Can

it be that one forgets an entire proof because the result doesn’t seem

important or relevant at the time? It seems the only logical explanation

for what happened last week. Raf Bocklandt asked me whether a

classification was known of all group algebras **l G** which are

noncommutative manifolds (that is, which are formally smooth a la Kontsevich-Rosenberg or, equivalently, quasi-free

a la Cuntz-Quillen). I said I didn’t know the answer and that it looked

like a difficult problem but at the same time it was entirely clear to

me how to attack this problem, even which book I needed to have a look

at to get started. And, indeed, after a visit to the library borrowing

Warren Dicks

lecture notes in mathematics 790 “Groups, trees and projective

modules” and browsing through it for a few minutes I had the rough

outline of the classification. As the proof is basicly a two-liner I

might as well sketch it here.

If **l G** is quasi-free it

must be hereditary so the augmentation ideal must be a projective

module. But Martin Dunwoody proved that this is equivalent to

**G** being a group acting on a (usually infinite) tree with finite

group vertex-stabilizers all of its orders being invertible in the

basefield **l**. Hence, by Bass-Serre theory **G** is the

fundamental group of a graph of finite groups (all orders being units in

**l**) and using this structural result it is then not difficult to

show that the group algebra **l G** does indeed have the lifting

property for morphisms modulo nilpotent ideals and hence is

quasi-free.

If **l** has characteristic zero (hence the

extra order conditions are void) one can invoke a result of Karrass

saying that quasi-freeness of **l G** is equivalent to **G** being

*virtually free* (that is, **G** has a free subgroup of finite

index). There are many interesting examples of virtually free groups.

One source are the discrete subgroups commensurable with **SL(2,Z)**

(among which all groups appearing in monstrous moonshine), another

source comes from the classification of rank two vectorbundles over

projective smooth curves over finite fields (see the later chapters of

Serre’s Trees). So

one can use non-commutative geometry to study the finite dimensional

representations of virtually free groups generalizing the approach with

Jan Adriaenssens in Non-commutative covers and the modular group (btw.

Jan claims that a revision of this paper will be available soon).

In order to avoid that I forget all of this once again, I’ve

written over the last couple of days a short note explaining what I know

of representations of virtually free groups (or more generally of

*fundamental algebras* of finite graphs of separable

**l**-algebras). I may (or may not) post this note on the arXiv in

the coming weeks. But, if you have a reason to be interested in this,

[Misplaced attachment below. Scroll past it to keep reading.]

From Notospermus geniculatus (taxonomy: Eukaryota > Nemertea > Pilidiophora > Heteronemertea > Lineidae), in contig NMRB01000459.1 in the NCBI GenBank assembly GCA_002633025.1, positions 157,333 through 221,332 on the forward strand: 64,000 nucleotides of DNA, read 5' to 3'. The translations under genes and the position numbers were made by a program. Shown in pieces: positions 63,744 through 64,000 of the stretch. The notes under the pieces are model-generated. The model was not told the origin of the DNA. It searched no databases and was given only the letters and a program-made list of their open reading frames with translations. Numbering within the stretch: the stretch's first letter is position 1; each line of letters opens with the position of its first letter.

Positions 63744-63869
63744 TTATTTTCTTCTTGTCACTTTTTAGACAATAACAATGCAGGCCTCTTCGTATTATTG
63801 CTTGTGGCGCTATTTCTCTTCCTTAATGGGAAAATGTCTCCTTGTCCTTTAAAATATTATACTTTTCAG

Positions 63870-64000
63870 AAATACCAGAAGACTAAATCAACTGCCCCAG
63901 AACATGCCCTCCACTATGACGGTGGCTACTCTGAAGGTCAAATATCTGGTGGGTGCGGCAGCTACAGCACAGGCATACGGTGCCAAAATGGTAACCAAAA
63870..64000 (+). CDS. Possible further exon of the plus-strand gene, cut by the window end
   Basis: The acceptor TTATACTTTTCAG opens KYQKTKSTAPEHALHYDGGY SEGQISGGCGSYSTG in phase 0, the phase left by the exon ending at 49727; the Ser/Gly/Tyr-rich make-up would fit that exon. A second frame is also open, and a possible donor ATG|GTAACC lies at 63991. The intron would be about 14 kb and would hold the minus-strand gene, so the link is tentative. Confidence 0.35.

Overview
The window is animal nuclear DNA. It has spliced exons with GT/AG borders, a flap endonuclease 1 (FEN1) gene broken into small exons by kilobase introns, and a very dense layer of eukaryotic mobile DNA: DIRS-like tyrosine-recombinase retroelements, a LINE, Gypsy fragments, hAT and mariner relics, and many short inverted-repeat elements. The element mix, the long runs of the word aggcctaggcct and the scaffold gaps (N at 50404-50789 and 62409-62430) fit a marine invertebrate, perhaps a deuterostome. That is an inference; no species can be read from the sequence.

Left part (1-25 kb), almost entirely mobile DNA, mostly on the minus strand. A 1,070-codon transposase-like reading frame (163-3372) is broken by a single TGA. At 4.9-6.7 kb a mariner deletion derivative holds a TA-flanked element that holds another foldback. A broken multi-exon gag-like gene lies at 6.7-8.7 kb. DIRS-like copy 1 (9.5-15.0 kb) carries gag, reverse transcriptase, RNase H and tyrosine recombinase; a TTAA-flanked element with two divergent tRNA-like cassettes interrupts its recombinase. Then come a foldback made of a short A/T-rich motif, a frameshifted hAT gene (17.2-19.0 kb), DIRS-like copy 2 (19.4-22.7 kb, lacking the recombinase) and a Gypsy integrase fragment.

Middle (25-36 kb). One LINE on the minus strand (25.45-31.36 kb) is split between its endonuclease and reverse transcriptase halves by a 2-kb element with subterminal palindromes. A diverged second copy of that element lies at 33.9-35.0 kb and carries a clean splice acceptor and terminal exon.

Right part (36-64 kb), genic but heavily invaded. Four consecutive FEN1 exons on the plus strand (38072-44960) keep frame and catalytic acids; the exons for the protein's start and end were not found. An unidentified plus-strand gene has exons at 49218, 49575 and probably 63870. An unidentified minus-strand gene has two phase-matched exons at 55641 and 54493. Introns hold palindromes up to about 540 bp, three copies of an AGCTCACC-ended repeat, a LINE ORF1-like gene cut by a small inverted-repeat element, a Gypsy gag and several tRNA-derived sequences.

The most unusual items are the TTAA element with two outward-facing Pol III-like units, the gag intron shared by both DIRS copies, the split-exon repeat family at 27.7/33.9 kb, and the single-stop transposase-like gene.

send me an email and I’ll send you a sneak preview.

# Tag: representations

Tomorrow

I’ll start with the course *Projects in non-commutative geometry*

in our masterclass. The idea of this course (and its companion

*Projects in non-commutative algebra* run by Fred Van Oystaeyen) is

that students should make a small (original if possible) work, that may

eventually lead to a publication.

At this moment the students

have seen the following : definition and examples of quasi-free algebras

(aka formally smooth algebras, non-commutative curves), their

representation varieties, their connected component semigroup and the

Euler-form on it. Last week, Markus Reineke used all this in his mini-course

Rational points of varieties associated to quasi-free

algebras. In it, Markus gave a method to compute (at least in

principle) the number of points of the *non-commutative Hilbert
scheme* and the varieties of

*simple representations*over a

finite field. Here, in principle means that Markus demands a lot of

knowledge in advance : the number of points of all connected components

of all representation schemes of the algebra as well as of its scalar

extensions over finite field extensions, together with the action of the

Galois group on them … Sadly, I do not know too many examples were all

this information is known (apart from path algebras of quivers).

Therefore, it seems like a good idea to run through Markus’

calculations in some specific examples were I think one can get all this

:

*free products of semi-simple algebras*. The motivating examples

being the groupalgebra of the (projective)

*modular group*

**PSL(2,Z) = Z(2) * Z(3)**and the free matrix-products $M(n,F_q) *

M(m,F_q)$. I will explain how one begins to compute things in these

examples and will also explain how to get the One

quiver to rule them all in these cases. It would be interesting to

compare the calculations we will find with those corresponding to the

path algebra of this

*one quiver*.

As Markus set the good

example of writing out his notes and posting them, I will try to do the

same for my previous two sessions on quasi-free algebras over the next

couple of weeks.

Again I

spend the whole morning preparing my talks for tomorrow in the master

class. Here is an outline of what I will cover :

– examples of

noncommutative points and curves. Grothendieck’s characterization of

commutative regular algebras by the lifting property and a proof that